New discoveries on the regulation of plant emissions of isoprenoids can help in fighting climate change – and can become key to the production of valuable green chemicals.
You cannot see them with the naked eye, but most plants emit volatile gases – isoprenoids – into the atmosphere when they breathe and grow. Some plants emit close to nothing; others emit kilograms annually.
Why are plant isoprenoid emissions interesting? Well, isoprenoids contribute immensely to the amounts of hydrocarbons released into the atmosphere, where they can be converted into potent greenhouse gases, affecting climate change. Actually, it has been estimated that short-chain isoprenoids account for more than 80% of all volatile organic compounds emitted from all living organisms, totaling about 650 million tons of carbon per year.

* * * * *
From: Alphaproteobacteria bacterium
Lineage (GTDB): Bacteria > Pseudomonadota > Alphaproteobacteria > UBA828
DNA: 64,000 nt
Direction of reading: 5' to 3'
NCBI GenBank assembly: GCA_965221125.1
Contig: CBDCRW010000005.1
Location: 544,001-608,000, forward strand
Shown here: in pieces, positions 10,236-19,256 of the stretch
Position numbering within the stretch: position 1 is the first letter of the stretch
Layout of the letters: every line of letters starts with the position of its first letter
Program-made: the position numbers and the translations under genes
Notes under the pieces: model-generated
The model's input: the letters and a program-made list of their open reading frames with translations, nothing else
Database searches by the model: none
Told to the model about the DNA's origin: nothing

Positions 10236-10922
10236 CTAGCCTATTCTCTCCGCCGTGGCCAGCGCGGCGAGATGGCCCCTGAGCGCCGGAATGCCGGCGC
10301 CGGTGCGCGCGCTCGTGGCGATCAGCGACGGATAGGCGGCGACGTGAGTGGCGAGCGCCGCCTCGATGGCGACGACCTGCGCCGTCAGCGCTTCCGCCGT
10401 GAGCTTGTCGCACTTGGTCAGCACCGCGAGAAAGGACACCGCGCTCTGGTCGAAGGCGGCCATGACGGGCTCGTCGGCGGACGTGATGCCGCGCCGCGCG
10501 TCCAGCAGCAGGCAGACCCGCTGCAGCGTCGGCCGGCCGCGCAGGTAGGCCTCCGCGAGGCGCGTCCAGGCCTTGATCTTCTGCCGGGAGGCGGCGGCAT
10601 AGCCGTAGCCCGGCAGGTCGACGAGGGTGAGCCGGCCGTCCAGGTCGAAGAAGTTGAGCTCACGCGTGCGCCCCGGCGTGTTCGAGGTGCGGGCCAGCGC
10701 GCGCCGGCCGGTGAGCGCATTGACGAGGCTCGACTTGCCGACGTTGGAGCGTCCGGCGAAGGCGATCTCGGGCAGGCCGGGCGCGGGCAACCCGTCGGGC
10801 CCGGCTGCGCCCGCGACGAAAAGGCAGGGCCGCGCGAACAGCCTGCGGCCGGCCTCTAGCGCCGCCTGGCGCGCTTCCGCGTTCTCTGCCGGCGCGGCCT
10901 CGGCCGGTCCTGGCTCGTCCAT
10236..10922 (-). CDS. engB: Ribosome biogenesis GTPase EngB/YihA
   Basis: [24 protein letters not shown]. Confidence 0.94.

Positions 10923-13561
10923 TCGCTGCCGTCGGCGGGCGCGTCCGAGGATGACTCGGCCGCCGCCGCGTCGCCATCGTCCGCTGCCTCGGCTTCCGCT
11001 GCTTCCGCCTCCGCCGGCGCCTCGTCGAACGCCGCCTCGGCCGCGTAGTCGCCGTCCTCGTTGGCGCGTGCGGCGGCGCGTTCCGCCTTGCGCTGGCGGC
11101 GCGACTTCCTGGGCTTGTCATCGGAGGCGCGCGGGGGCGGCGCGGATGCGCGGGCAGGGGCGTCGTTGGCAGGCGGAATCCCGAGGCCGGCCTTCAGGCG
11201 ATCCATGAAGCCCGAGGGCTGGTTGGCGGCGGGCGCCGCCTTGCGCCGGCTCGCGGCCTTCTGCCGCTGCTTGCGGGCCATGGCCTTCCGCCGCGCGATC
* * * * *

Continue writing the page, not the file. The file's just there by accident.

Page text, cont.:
”We discovered a new way that plants regulate how much volatile isoprenoids they emit into the atmosphere, which had long been unknown. Some plants emit a lot, while very similar species don't emit them at all. This is interesting from a basic research point of view to better understand these emissions and how growing different plants might affect carbon cycling and impact greenhouse gases,” says first-author behind a new study recently published in eLife, Senior Researcher Mareike Bongers from The Novo Nordisk Foundation Center for Biosustainability and Australian Institute for Bioengineering and Nanotechnology, The University of Queensland.
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